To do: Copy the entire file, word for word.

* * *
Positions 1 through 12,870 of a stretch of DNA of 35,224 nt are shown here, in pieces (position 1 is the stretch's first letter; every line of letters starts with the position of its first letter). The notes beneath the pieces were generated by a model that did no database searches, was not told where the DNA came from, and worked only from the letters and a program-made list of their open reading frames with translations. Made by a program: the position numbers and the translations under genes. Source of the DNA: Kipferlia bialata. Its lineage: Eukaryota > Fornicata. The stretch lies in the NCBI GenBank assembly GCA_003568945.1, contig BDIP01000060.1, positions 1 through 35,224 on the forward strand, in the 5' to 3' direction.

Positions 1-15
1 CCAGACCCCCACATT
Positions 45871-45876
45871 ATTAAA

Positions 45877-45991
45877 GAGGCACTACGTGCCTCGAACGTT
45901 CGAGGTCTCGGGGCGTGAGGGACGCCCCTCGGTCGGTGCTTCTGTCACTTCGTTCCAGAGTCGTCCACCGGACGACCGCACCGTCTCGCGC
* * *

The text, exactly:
Positions 1 through 12,870 of a stretch of DNA of 35,224 nt are shown here, in pieces (position 1 is the stretch's first letter; every line of letters starts with the position of its first letter). The notes beneath the pieces were generated by a model that did no database searches, was not told where the DNA came from, and worked only from the letters and a program-made list of their open reading frames with translations. Made by a program: the position numbers and the translations under genes. Source of the DNA: Kipferlia bialata. Its lineage: Eukaryota > Fornicata. The stretch lies in the NCBI GenBank assembly GCA_003568945.1, contig BDIP01000060.1, positions 1 through 35,224 on the forward strand, in the 5' to 3' direction.

Positions 1-15
1 CCAGACCCCCACATT
Positions 45871-45876
45871 ATTAAA

Positions 45877-45991
45877 GAGGCACTACGTGCCTCGAACGTT
45901 CGAGGTCTCGGGGCGTGAGGGACGCCCCTCGGTCGGTGCTTCTGTCACTTCGTTCCAGAGTCGTCCACCGGACGACCGCACCGTCTCGCGC